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Jerry Costello

A Modern Martyr in Pakistan

Most of us are lucky enough to just “go to church” each week. We do so without a thought to our personal safety, and, in most cases, without a word of thanks. After all, in our minds there’s barely a reason to do either. But that’s not the case in some other spots in the world—including sections of Pakistan, where a recent incident points to the fact that the matter of simply going to church can be a risky business indeed.

                The hero of the story is Akash Bashir, whose tale is told by Kamran Chaudhry’s report in Our Sunday Visitor. Bashir was a young man of 20 who resisted a deadly attack on a Catholic church in Lahore, helping to protect some 2,000 worshipers inside by confronting a suicide bomber and sacrificing his own life. As a result, he’s a candidate for canonization and is in line to become Pakistan’s first saint.

                Bashir got that way by taking a chance. An altar boy growing up in a northern province of the country, he joined the security team of St. John Catholic Church in Lahore. He did so despite the misgivings of his parents, who initially balked at signing the volunteer permission card.

                “I felt scared, and he gave me strength,” said his mother, Naaz Bano. “We miss him so much.”

                On the day of the attack Bashir prevented a bomber from entering the church, although 17 people were killed and dozens wounded when suicide bombers stormed St. John’s and another nearby church. They were attacked simply because they were Christian.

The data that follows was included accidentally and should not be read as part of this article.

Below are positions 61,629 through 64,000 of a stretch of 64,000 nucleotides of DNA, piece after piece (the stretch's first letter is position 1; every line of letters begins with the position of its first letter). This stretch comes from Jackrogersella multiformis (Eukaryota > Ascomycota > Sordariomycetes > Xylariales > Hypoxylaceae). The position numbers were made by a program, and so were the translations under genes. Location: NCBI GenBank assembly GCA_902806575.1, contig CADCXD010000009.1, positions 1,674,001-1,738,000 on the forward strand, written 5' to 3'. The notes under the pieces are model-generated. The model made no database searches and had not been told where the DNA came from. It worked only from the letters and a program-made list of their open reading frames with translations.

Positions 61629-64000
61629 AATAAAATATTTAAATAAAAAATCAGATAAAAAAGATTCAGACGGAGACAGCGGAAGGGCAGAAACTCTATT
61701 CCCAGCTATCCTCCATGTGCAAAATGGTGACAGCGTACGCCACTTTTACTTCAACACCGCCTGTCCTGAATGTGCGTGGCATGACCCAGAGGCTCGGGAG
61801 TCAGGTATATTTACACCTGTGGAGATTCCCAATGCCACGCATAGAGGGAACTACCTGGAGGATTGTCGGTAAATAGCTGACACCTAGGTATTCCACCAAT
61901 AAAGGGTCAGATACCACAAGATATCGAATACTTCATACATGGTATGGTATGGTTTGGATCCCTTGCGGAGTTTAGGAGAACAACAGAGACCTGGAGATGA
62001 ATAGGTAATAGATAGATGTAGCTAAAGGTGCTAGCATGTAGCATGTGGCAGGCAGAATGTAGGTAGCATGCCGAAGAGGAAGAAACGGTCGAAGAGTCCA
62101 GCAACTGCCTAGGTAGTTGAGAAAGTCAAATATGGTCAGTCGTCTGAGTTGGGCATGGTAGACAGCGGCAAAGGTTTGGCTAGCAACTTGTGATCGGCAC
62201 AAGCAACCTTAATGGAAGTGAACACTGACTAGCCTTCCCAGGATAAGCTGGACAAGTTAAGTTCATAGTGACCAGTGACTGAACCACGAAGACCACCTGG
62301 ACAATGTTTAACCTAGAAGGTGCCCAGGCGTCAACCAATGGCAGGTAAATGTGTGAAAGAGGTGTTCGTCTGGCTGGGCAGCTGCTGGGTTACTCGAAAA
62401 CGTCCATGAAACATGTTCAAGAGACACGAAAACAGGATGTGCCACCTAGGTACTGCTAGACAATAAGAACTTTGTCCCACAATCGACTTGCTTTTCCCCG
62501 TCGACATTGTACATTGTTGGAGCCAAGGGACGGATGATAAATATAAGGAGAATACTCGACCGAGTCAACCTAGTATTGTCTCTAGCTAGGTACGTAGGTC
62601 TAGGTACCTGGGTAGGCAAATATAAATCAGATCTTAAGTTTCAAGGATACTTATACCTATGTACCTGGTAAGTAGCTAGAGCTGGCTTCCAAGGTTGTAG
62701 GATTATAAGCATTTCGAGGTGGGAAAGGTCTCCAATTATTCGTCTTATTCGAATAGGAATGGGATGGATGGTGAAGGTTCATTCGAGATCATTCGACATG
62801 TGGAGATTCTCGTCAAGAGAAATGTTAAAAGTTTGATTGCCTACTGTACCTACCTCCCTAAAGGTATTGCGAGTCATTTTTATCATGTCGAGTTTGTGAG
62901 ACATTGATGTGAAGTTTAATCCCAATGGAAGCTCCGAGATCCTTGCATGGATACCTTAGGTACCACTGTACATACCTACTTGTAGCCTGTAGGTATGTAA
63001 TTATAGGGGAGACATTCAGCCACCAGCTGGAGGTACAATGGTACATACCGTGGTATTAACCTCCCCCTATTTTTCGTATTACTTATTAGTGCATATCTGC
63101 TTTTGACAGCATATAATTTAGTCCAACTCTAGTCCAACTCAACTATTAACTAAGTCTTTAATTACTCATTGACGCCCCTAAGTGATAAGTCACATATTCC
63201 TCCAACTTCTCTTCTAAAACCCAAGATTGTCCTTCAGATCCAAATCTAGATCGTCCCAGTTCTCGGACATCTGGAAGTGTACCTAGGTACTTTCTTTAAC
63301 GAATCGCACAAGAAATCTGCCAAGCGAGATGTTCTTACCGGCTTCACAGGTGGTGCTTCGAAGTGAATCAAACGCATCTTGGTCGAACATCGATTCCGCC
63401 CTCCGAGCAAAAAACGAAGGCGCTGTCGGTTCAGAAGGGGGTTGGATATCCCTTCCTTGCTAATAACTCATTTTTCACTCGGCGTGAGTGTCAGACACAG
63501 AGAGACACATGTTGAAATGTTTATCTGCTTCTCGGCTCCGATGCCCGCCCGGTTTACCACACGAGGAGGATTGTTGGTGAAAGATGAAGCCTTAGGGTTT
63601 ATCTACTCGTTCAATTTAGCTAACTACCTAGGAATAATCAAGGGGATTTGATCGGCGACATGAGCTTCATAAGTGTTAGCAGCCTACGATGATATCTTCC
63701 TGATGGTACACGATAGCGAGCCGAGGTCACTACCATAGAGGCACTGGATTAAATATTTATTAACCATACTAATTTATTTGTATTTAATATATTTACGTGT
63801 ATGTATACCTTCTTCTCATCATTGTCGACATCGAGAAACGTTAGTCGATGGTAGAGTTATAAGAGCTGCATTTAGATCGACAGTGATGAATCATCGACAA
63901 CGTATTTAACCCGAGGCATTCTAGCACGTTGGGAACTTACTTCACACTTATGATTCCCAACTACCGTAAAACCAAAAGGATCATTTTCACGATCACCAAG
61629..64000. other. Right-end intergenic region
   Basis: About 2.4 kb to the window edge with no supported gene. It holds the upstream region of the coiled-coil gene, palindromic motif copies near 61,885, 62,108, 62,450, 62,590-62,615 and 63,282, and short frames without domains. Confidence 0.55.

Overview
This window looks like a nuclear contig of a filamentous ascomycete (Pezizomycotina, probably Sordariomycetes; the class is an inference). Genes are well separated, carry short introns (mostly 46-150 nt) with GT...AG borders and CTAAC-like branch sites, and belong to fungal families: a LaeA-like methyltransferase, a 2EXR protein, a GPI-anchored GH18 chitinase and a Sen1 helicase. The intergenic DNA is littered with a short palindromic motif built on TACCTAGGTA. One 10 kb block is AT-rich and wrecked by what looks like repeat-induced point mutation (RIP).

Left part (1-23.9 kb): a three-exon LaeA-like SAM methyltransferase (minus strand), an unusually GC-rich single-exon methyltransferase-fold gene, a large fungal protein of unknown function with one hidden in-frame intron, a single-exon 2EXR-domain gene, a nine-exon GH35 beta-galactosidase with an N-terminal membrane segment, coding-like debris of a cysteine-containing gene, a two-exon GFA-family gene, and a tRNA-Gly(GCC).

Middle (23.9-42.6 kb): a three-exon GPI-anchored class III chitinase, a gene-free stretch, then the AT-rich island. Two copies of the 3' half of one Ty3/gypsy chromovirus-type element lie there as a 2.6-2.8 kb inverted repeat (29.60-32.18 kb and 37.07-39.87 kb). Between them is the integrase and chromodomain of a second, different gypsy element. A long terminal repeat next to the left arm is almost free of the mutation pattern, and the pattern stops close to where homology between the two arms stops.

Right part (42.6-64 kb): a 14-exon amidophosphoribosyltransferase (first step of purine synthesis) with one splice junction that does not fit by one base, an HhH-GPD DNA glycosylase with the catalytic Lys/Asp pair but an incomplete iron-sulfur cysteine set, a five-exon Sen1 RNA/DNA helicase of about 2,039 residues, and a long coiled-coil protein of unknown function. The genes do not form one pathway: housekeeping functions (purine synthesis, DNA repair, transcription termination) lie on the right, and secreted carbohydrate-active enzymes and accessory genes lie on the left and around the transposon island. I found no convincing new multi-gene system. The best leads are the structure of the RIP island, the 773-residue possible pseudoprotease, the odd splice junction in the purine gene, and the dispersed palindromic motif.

“While others were victims,” said Father Francis Gulzar of St. John’s, “he grabbed the man wearing the suicide vest and prevented him from entering the building.” Grappling with the man, Bashir gave up his own life.

                A memorial plaque has been put up, and a booklet has been printed documenting Bashir’s life—the first step toward his eventual canonization. The bishops of Pakistan will soon meet to discuss his sainthood cause.

                Going to Mass each week in that region is quite different from our experience here in the U.S., something we would do well to keep in mind. As Chaudhry’s report in OSV points out, roads leading to St. John Church (and the Anglican Christ Church) are blocked each week amid tight police security. The pastor of the Anglican community reported finding a threatening note in the collection basket. 

                The number of women volunteers for the security detail has increased from 10 to 35 since Bashir’s death, and now more than 40 youth members guard the church’s main entrance and surrounding streets.

                Several families have left the area since the terrorists blew themselves up, and two more Muslims, suspected of being terrorists themselves, were lynched by people shortly after the bombings. Christian leaders have attempted to discourage this kind of mindless retaliation, but the pastor of Christ Church nevertheless offered a grim assessment of the situation:        

                “Our life is not the same anymore.” 


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